By 1949, paperbacks were officially outselling the more expensive hardcover books for the first time. Americans had come home from war with an appetite for books, and the burgeoning softcover market was the perfect, affordable way to satisfy it.

Soon You'll Be Able to Book a Night Inside the Palace of Versailles

The exterior of the Palace of Versailles
The exterior of the Palace of Versailles
mtnmichelle/iStock via Getty Images

Beginning next spring, interested tourists can say au revoir to more traditional lodging in favor of spending the night inside the Palace of Versailles, as Thrillist reports.

Back in 2015, the palace’s management announced it was looking for an outside partner to convert three of the palace’s buildings into guest accommodations. That outside partner turned out to be Airelles, a luxury hospitality group with three other properties in France.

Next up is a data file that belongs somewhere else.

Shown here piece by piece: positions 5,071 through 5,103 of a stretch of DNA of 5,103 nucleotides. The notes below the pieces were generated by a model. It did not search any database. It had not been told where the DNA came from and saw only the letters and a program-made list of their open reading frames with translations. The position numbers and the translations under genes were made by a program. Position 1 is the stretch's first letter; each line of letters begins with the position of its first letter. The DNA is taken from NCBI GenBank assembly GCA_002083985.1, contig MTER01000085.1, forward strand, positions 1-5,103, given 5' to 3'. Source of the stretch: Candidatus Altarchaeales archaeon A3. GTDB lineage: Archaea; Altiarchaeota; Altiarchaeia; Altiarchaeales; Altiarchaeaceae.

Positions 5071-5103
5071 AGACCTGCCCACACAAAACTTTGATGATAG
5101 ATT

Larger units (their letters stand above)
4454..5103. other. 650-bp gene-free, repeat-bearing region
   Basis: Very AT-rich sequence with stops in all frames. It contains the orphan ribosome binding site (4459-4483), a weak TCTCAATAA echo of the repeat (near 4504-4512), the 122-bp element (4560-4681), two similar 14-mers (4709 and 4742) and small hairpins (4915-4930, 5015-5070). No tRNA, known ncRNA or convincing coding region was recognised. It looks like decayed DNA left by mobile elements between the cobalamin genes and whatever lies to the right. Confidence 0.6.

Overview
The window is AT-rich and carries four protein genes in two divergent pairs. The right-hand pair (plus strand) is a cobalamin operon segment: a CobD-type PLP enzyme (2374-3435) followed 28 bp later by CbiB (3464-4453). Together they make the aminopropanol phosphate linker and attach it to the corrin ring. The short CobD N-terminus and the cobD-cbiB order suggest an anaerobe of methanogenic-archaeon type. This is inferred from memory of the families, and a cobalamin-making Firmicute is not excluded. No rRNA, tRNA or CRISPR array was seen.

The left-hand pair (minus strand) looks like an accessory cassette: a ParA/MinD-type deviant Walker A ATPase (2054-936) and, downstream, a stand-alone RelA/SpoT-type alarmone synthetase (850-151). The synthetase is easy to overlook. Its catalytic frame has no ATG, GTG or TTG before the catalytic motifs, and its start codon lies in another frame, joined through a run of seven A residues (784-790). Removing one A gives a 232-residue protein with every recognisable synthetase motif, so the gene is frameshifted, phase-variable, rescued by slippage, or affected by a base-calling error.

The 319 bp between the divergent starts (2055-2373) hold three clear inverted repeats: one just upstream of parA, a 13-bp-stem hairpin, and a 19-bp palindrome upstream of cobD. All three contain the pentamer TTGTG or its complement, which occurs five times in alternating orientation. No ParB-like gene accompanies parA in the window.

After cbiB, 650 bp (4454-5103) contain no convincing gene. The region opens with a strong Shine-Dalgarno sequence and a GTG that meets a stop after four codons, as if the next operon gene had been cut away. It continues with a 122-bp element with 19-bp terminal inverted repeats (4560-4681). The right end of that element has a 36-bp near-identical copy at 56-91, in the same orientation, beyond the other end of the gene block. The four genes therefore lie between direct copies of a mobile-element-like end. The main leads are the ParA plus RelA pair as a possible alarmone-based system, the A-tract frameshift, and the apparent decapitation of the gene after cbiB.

In 2020, the company will begin accepting bookings for Le Grand Contrôle, a 14-room hotel located in the palace’s south wing. The hotel will also feature a new restaurant from famed French chef Alain Ducasse, the second-most decorated Michelin star chef in the world.

Tourists beware, though: A single night at the company’s other properties generally cost upwards of $500 per night, so a stay at Le Grand Contrôle is unlikely to be cheap. But visitors who want to shell out the money for a room can look forward to an unbeatable location, first-class dining, and the joy of relaxing while telling others to “let them eat cake” (which Marie Antoinette never said, but it's befitting nonetheless).

[h/t Thrillist]

Further Reading: Books About (And By) Theodore Roosevelt

Alexander Lambert // Library of Congress
Alexander Lambert // Library of Congress

If you're enjoying what you're learning on History Vs. Theodore Roosevelt, we suggest checking out these books about—and a few of them by—our 26th president. Make sure to subscribe to the podcast here!